Would the system allow for reviewers to see COURSE evaluations for courses where the faculty member under review is director?

    These questions may be premature but perhaps a little more detail about the project would assist in its approval.



    Shirley brings up insightful questions that demonstrate the tremendous downstream potential for this project. Clearly there is much support for streamlining this cumbersome process. Designing a system that would save 3,000 hours of staff and faculty time is a great place to start.

    Great questions, Shirley. Here's the Q & A's together:


    Since faculty members typically teach in several courses, is the plan to have a separate evaluation for each course?  If not, then does this mean the data would be somewhat compromised, since differences between ratings in, for instance, didactic and clinical courses, would be averaged?   The evaluations would be pulled by faculty member employee id number and there would be separate evaluations for each course.  This project would not consolidate ratings or do any calculations.

    If the evaluations are to be done course by course, how will the information be collected?  Will reference be made to the CV in Advance?  See answer above.

    We're suggesting that the optimal system would be one where the teaching activity section in the CV in Advance identifies specific courses for which there are E*Value data.  Perhaps the owner of the CV clicks on information available on pull down menus to identify courses that have evaluations for them.  Some courses in which they teach may not be in E*Value; this would help the faculty member identify those courses in which they are teaching but for which there will be no evaluations; corrective action then may be taken, by having the faculty member communicate with the course director.  This is a great idea for future improvement, but the limited time frame and resources mean we’re only be able to address getting the data available to HR in an automated way.  This could be considered for a future enhancement/extension.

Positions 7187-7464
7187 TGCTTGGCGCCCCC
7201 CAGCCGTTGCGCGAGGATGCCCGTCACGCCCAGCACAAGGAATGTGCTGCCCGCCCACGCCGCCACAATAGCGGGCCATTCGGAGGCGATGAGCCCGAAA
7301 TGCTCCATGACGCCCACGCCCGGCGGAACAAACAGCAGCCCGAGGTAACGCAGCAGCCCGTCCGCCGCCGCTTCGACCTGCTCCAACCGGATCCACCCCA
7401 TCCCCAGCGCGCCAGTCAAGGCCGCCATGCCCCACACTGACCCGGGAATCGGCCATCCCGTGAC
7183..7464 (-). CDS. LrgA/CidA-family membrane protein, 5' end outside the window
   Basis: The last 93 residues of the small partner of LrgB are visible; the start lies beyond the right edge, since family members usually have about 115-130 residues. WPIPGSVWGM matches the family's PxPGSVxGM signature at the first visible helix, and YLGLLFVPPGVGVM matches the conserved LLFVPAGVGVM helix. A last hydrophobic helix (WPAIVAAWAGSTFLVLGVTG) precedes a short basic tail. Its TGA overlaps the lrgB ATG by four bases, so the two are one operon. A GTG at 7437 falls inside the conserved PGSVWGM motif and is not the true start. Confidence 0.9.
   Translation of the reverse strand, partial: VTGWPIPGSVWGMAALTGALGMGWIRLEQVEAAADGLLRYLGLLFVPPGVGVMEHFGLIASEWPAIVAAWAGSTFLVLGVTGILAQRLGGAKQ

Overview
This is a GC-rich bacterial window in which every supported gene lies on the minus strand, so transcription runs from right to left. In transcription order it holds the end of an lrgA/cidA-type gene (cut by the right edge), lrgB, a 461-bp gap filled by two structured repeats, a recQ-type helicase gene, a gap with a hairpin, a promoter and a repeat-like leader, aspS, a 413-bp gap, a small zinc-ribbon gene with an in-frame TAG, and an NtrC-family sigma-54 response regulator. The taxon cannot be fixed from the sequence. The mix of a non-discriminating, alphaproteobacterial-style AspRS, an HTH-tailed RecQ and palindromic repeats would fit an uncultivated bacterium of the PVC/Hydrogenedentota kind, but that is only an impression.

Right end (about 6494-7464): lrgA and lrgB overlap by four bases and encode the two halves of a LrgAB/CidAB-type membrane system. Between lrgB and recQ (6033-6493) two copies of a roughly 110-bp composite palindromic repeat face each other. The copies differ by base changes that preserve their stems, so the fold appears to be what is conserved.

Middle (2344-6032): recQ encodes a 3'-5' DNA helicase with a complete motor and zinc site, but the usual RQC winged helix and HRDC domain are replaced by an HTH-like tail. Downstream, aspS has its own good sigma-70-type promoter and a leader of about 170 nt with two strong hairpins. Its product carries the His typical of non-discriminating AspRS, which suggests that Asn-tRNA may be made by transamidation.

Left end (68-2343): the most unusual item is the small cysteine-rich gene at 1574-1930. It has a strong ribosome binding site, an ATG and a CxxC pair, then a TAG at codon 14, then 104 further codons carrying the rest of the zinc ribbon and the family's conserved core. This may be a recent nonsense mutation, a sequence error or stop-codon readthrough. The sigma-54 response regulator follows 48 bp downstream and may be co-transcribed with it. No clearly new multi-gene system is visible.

Would the system allow for reviewers to see COURSE evaluations for courses where the faculty member under review is director?  I may need more clarification on this question, but we will pull all evaluations that are appropriate for someone's advancement packet based on the current procedures/processes.

    Thank you Susan for the response.  Our last comment is based on the fact that faculty who direct courses should list that activity as a contribution to their teaching.  The quality of their contribution could be assessed by examining the evaluations of the course as a whole, independent of the faculty member's own lectures, etc.  There is evidently no plan to include such course evaluations in the packet, if I understand correctly the process.